As I watched the memorial services honoring George Floyd in Minneapolis and Houston, I was riveted by the expressions of grief, love and hope shared by his family. They spoke of a son and brother who, although flawed, was loved and would be sorely missed. As a father, I was deeply moved by the Floyd family’s loss. In a moment when politicians, pundits and protestors were attempting to seize my attention, a grieving family captured my heart. It has become clear to me that, for any of us to be part of meaningful change, we need to internalize a spirit of genuine empathy.
As Paul stated in his letter to the Romans, love in action requires us to “mourn with those who mourn.”
In the current social and political climate, an inability to empathize is keeping people from taking meaningful part in necessary conversations about how we treat each other. Too often, advocates for a particular position or party work to essentially dehumanize an issue by overemphasizing statistics, reducing human lives to numbers or faceless demographics. We cannot move forward if we lose touch with people’s essential human value.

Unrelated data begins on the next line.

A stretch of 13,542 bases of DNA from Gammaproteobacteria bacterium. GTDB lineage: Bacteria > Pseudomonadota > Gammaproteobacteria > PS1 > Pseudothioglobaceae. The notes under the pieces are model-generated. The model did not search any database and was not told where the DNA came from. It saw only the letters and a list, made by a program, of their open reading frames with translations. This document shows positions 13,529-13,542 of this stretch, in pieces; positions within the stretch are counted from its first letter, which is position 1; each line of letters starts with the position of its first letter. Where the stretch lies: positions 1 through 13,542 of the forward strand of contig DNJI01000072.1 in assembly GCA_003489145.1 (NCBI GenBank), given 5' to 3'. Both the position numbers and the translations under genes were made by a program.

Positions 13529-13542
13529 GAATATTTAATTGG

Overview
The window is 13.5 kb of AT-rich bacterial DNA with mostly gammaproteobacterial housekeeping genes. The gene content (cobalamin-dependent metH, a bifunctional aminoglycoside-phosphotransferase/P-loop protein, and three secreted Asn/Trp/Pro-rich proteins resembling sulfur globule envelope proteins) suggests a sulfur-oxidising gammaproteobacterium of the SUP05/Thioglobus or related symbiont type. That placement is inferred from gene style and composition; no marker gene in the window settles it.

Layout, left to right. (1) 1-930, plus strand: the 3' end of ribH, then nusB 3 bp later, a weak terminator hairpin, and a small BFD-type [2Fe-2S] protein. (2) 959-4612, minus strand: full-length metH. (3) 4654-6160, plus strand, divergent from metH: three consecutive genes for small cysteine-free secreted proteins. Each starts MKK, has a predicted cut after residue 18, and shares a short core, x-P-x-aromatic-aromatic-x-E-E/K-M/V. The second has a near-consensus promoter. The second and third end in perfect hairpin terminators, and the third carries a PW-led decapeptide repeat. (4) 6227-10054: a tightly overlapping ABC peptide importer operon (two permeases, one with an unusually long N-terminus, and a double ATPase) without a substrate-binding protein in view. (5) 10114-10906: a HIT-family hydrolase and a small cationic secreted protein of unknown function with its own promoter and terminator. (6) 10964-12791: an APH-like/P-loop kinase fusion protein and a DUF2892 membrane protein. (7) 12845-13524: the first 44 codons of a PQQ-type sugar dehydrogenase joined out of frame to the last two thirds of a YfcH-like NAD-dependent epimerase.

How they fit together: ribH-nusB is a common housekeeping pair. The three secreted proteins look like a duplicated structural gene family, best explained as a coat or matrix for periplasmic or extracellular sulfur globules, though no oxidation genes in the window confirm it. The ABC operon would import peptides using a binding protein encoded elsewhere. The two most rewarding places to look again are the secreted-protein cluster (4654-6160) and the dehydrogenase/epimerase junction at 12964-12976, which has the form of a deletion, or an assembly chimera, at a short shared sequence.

I’ll admit I’m not always the most empathetic person – layers of scar tissue from two decades of service in the Texas House of Representatives can be tough to penetrate – but the Floyd family got through. In the face of their heartrending story and the insights offered by other black Americans, I have challenged myself to be more empathetic and I call on all my fellow Texans to do the same.
I had that in mind the other day when I met with members of the House Criminal Justice Reform Caucus, diverse in both party and color, to contemplate changes in the way our state handles policing, sentencing and imprisonment. The goal is not to diminish public safety, but improve it by increasing the effectiveness of law enforcement and building engagement on the part of the policed. This conversation is going to take a long time, but we owe it to ourselves and future generations to move the ball in a positive direction.
If we want to pursue meaningful dialogue and bring about lasting change, it’s time to mourn with those who mourn and, thus connected, move humanity forward with meaningful changes that foster peace. Anything else is just angry noise.